Romney won 47% of the vote in Arizona; Santorum trailed with 27%. The race in Michigan was especially tight, with tentative reports of Romney capturing 41% of the vote compared to Santorum's 38% . Both candidates spent a significant amount of time and money in the state in the lead up to the primary.
A win in Michigan was critical to Mitt Romney's campaign. Romney was born and raised in Detroit, and a victory -- however small -- in the state helps to put a damper on Santorum's momentum following his sweep of the February 7 contests, as well as quiet some of the criticism from within the GOP that Romney is not a viable candidate.
Presidential elections are a gamble. Which candidate, once in the Oval Office, will perform better than the rest? Which will best steward the economy? Which will best protect us from foreign enemies? There is no crystal ball that can predict presidential performance with any certainty. Unfortunately, voters are left to their best guesses.
Or, are they?
Is it too early to be talking about VP candidates in the waning days of February? Apparently not. On February 1st, 1964 (just over two months after the assassination of JFK) President Johnson openly discusses the the VP spot with Sargent Shriver. This discussion is part of a larger conversation between Johnson and Shriver wherein Johnson discusses a number of policy issues including the conflict in Vietnam. Specifically, Johnson admits that the United States government was responsible for the assassination of South Vietnamese leader Ngo Dinh Diem. The discussion of Vice Presidential selection occurs at about the halfway mark in this secretly recorded phone call.
As recounted yesterday in Politico, the Washington Post, and the New York Times, Rick Santorum made a strong statement about John F. Kennedy's speech from September 12, 1960, in which Kennedy stressed the importance of the separation of church and state.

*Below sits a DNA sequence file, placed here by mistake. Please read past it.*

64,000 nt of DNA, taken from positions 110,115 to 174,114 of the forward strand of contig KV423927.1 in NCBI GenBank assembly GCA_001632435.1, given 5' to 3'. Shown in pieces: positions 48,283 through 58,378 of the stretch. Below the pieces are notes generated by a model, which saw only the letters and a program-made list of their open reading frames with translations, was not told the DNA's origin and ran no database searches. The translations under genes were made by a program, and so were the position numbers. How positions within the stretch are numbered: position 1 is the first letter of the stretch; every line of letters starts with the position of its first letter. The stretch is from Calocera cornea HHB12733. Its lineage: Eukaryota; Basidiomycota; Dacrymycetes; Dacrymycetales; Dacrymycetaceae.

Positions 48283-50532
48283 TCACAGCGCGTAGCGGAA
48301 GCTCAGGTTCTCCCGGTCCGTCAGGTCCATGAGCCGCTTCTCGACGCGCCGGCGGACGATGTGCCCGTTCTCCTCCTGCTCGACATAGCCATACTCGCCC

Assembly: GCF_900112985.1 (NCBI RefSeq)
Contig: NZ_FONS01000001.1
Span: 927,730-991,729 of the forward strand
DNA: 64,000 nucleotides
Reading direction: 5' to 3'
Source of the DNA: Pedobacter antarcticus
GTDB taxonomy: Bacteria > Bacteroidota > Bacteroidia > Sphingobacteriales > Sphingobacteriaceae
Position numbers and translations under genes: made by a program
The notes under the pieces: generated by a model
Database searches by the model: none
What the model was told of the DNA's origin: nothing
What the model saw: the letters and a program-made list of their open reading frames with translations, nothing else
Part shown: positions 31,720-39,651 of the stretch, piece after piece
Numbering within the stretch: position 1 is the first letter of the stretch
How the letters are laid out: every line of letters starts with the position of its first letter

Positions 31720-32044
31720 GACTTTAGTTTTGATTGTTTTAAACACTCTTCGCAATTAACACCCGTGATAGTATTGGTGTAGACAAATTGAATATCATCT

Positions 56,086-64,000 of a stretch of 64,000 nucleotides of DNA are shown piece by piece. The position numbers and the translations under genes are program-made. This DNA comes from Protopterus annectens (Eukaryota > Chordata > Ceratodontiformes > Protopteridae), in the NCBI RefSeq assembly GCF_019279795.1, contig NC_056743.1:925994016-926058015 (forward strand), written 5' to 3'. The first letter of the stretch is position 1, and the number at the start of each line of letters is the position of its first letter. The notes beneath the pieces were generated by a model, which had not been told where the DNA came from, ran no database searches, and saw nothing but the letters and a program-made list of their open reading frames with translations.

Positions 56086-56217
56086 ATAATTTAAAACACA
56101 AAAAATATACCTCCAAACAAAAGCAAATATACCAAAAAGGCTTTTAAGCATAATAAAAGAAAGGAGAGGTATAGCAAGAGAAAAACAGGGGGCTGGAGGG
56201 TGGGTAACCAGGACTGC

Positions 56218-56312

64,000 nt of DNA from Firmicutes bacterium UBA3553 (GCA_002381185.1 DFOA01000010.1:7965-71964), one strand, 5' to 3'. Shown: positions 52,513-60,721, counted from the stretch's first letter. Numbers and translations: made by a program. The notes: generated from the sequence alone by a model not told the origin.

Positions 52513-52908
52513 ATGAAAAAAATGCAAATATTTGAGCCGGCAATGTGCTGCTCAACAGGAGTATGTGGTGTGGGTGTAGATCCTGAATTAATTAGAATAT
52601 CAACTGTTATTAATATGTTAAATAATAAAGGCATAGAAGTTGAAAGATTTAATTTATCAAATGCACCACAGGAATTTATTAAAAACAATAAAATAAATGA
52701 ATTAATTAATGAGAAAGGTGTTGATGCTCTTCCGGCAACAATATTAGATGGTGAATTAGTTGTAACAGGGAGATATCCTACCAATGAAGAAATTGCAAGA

Kennedy famously said, "I believe in an America where the separation of church and state is absolute."
Santorum vehemently disagreed: “I don’t believe in an America where the separation of church and state is absolute.” And he noted that the idea made him want to throw up.
In the Miller Center’s Presidential Speech Archive, we feature transcripts, audio, and video of many famous presidential speeches, including the full speech that President Kennedy gave in 1960 (the excerpt Santorum referred to begins at 1:47).
William Howard Taft is seen here riding a water buffalo in the Philippines in 1904. He was appointed to be the first American civilian Governor-General of the Philippines, serving from 1901-1903.
Stay tuned! Every Friday we'll highlight a whimsical item from presidential history.
Since his January State of the Union address, President Obama has emphasized the centrality of manufacturing for the U.S. economy. In a rare example of shared cross-partisan priorities, Obama’s Republican rivals have also emphasized manufacturing in recent months. This is a significant and surprising departure from the economic focus of most recent presidential campaigns.